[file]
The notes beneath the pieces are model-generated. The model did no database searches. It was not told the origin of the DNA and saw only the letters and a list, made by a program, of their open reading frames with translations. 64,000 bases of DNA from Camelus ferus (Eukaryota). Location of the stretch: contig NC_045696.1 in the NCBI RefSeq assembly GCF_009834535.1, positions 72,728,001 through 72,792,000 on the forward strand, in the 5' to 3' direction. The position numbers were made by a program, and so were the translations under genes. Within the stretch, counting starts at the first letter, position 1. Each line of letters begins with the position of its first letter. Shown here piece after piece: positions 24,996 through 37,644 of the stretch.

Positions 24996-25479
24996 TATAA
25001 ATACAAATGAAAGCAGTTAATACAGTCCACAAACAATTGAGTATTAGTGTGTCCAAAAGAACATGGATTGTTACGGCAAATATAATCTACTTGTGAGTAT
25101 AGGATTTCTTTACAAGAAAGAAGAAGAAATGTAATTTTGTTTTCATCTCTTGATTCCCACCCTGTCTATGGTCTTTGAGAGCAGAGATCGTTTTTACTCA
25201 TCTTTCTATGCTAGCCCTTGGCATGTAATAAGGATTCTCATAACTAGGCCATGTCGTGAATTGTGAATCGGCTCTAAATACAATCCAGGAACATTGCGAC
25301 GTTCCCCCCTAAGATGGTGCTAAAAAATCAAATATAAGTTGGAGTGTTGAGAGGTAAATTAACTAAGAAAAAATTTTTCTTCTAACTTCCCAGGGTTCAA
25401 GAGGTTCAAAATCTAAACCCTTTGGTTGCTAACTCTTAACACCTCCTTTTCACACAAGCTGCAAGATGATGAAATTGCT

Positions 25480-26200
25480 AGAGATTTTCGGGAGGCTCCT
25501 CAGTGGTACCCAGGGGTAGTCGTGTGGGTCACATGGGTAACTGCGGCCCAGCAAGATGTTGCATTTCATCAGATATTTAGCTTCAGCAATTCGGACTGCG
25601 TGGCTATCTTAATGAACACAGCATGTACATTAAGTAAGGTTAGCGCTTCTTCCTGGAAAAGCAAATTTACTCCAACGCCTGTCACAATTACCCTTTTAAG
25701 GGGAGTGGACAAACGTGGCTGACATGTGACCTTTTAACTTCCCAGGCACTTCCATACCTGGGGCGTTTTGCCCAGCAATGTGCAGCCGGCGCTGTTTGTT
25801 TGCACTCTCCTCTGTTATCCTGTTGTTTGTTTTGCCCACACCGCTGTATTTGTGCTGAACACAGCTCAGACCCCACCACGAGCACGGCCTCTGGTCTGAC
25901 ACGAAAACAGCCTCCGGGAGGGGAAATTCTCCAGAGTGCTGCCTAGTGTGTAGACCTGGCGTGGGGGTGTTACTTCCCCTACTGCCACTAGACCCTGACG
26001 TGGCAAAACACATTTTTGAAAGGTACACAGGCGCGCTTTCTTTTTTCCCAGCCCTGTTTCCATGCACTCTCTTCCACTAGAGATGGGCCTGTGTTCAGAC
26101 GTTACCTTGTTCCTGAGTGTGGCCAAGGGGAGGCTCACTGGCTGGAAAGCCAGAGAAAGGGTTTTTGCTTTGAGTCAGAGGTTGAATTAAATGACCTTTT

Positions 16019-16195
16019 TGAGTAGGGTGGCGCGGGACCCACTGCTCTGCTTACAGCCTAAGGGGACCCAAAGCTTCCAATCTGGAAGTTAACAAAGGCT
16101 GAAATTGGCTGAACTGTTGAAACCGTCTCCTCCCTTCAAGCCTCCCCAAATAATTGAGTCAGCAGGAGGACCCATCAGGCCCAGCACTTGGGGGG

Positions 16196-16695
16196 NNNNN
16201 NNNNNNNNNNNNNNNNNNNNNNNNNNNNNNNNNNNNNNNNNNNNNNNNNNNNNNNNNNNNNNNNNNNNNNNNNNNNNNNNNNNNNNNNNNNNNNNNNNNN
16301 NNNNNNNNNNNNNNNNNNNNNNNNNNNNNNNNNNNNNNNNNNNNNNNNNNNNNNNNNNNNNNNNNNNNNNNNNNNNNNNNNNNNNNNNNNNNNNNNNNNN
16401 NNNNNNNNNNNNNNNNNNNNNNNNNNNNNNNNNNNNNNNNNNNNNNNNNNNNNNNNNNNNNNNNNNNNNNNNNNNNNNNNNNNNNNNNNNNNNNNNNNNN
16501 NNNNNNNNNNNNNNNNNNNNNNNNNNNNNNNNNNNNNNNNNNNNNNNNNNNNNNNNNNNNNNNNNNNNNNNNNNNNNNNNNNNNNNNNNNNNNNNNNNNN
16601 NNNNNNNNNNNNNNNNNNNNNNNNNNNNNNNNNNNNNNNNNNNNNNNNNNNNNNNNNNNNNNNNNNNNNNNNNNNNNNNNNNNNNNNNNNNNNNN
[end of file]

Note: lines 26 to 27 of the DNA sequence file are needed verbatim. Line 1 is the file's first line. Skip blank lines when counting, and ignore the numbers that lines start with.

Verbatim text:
16501 NNNNNNNNNNNNNNNNNNNNNNNNNNNNNNNNNNNNNNNNNNNNNNNNNNNNNNNNNNNNNNNNNNNNNNNNNNNNNNNNNNNNNNNNNNNNNNNNNNNN
16601 NNNNNNNNNNNNNNNNNNNNNNNNNNNNNNNNNNNNNNNNNNNNNNNNNNNNNNNNNNNNNNNNNNNNNNNNNNNNNNNNNNNNNNNNNNNNNNN